03/11/2013 12:08 pm ET Updated Dec 06, 2017

What Can the American Love Affair With Paris Do for the Art World?

Outside it's cold, black and wet. Come inside and up the stairs! And you will see a young lady sitting on the leafy turf with a heap of flowers in her lap, holding a delicate parasol. Sunlight dapples the great bursts of leaves that flutter on the trees, and lands softly on her voluminous white dress, which cascades and cavorts across the grass.

Suddenly, a scarlet sash catches my eye. Then, I take in the cobalt blues, whites, polka dots, the fashionable bonnets and top hats. I walk a circle around Madame Bartholomé's dress to get a better look...


I had been fortunate enough to be invited by The American Friends of the Musée D'Orsay (AFMO)(board members include Peter and Susan Solomon, Susan Tolson and Alice Tisch, among others) to a private cocktail reception and preview of the Impressionism, Fashion and Modernity exhibition at Metropolitan Museum a week before the show opened to the public.

To roam the Tisch galleries' six magnificent rooms by night, adorned with the best of Monet, Tissot, Renoir, Morisot, Courbet -- some of my favorite artworks in the world -- and with the curators of the show, Guy Cogeval, President of the Musée D'Orsay, Susan Alyson Stein of the Met, and Gloria Groom of the Art Institute of Chicago, within an arm's reach -- what a treat! The exhibit (a blockbuster hit in Paris last September through January, and heading to the Art Institute of Chicago in June) is wonderfully uplifting.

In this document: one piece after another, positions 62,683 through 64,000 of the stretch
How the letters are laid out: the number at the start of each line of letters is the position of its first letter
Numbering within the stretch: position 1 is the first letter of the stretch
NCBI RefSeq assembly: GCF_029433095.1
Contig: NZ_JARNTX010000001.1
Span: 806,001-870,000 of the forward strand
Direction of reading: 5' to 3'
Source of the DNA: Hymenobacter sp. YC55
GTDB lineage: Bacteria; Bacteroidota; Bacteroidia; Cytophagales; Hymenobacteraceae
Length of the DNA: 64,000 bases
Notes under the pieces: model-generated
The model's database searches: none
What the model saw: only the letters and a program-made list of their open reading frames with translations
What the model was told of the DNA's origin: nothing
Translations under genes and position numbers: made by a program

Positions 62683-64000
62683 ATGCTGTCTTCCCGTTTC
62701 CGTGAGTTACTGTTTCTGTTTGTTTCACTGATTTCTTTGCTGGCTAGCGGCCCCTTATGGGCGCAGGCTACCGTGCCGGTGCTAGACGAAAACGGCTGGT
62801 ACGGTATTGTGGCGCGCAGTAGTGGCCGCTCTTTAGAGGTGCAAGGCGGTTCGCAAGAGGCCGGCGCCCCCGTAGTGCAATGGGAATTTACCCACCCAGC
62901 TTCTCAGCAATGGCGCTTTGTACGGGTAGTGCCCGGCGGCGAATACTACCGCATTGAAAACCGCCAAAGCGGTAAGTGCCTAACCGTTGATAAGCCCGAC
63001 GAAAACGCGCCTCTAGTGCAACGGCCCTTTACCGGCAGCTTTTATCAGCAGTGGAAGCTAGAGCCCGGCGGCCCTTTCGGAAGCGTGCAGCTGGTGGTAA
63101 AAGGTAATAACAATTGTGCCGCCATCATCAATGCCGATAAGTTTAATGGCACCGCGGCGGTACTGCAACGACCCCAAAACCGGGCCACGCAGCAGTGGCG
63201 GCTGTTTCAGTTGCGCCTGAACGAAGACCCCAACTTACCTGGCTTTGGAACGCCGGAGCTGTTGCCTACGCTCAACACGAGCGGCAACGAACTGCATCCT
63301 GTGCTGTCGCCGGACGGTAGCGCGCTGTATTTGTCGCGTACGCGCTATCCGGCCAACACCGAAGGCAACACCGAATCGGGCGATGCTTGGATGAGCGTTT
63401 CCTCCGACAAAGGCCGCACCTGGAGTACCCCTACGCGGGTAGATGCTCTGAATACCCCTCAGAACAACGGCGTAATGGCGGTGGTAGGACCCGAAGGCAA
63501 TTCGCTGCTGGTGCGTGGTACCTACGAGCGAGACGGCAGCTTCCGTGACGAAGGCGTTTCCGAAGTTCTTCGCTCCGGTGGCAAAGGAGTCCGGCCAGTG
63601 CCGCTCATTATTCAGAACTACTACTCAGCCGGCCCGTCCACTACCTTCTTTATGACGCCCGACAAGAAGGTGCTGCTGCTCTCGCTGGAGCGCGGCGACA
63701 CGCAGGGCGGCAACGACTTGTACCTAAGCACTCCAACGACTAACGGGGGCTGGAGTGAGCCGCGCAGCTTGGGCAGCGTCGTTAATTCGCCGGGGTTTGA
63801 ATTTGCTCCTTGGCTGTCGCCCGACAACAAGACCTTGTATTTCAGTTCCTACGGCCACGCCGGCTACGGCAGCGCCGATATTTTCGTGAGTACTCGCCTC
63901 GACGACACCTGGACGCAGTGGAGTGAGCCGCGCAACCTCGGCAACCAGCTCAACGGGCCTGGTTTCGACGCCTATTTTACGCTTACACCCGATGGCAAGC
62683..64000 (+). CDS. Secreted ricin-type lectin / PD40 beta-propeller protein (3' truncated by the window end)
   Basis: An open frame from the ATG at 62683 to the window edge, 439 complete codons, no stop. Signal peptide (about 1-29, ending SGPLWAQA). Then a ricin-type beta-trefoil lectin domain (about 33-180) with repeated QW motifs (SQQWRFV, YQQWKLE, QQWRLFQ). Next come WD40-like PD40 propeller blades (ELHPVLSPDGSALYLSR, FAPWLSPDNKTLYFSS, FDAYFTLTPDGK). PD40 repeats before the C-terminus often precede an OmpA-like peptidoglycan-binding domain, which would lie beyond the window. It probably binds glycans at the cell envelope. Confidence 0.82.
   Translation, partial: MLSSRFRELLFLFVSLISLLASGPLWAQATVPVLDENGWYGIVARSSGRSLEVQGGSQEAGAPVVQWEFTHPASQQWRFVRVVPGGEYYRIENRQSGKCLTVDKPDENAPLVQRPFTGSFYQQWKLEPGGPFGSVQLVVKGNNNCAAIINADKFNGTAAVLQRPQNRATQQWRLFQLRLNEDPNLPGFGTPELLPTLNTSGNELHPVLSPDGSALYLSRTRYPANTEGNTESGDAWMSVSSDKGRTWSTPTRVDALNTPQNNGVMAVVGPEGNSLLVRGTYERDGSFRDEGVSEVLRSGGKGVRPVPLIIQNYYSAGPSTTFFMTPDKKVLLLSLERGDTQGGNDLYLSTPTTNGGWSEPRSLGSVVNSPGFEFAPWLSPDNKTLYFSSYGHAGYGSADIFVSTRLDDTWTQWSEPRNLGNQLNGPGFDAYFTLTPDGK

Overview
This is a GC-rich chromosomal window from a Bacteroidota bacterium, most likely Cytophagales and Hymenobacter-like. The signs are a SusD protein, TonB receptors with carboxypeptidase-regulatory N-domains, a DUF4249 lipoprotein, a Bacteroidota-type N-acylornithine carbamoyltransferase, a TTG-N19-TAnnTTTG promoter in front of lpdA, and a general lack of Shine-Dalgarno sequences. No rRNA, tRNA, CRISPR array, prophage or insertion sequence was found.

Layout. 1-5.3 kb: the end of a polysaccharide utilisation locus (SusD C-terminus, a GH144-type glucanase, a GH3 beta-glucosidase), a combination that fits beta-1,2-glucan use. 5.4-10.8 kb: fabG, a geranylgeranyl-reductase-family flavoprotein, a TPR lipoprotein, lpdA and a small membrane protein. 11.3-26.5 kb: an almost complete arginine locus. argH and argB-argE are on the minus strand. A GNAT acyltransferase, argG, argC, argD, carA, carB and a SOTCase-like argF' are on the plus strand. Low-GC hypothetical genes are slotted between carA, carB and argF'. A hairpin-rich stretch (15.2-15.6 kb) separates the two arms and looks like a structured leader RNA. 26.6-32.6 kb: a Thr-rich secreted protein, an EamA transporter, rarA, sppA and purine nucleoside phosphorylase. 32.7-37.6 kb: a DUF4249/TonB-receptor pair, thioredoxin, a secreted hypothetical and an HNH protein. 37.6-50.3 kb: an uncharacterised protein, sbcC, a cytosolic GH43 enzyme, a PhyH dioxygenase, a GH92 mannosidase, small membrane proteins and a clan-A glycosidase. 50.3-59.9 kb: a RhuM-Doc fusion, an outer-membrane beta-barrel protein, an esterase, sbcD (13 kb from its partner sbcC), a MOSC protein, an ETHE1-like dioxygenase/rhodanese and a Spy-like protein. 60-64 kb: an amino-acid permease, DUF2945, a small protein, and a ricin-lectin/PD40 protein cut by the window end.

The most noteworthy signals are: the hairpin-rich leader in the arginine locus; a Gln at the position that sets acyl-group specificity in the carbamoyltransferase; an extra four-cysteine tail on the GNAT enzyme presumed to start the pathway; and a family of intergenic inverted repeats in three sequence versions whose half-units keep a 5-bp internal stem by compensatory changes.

Beautiful and seductive, comprehensive and fascinating, but apparently not as magical as the Orsay version in Paris. Cogeval explained to me that, partly due to the more intimate size and layout of the rooms in the Orsay, the home exhibit took on a more 'fanciful' feel. "It was full of surprises!" Cogeval declared.

At the Metropolitan Museum, the didactic element of the show resonates forcefully, encouraging a more thorough assimilation of the issues and idiosyncrasies of the Impressionist era and its relation to the increasingly important role of fashion in Paris at that time.

Then with a sudden flurry of passion restrained at the last moment as if to say "but this is so obvious", Monsieur Cogeval threw his hands into the air, gestured around the glorious room and cried "But what more could you want! You have [Monet's] Luncheon On The Grass in the entrance...!"


How was it that one of these coveted paperless post invites landed in my Inbox? I had met Verena Thornton, before she was appointed as Executive Director of AFMO, in Paris a couple of years back. I had an eagerness to find out more about the organization, and, in turn, she was eager to accommodate my interest.

AFMO's mission is to raise awareness and financial support for the 'revitalized' Musée D'Orsay, and its sister institution, the Musée de l'Orangerie. The Musée D'Orsay is the world's largest and finest repository of Impressionist art (it is home to around 34 Manets, 86 Monets, 43 by Degas, 81 Renoirs, among many others) and pulled in 3.6 million visitors last year (approximately 15 percent of those were Americans).


Photo credit: AFMO/Anastasia Nielson

Impressionism, Fashion and Modernity, which took five years' work to prepare, was conceived through a collaboration between Gloria Groom in the U.S. and Guy Cogeval in Paris.

AFMO are keen to attract Americans who recognize that "Thinking beyond national borders benefits everyone, from the curators who learn from each other, to the museums which present their collections in new exciting ways, and the international public who gains new insight and understanding..."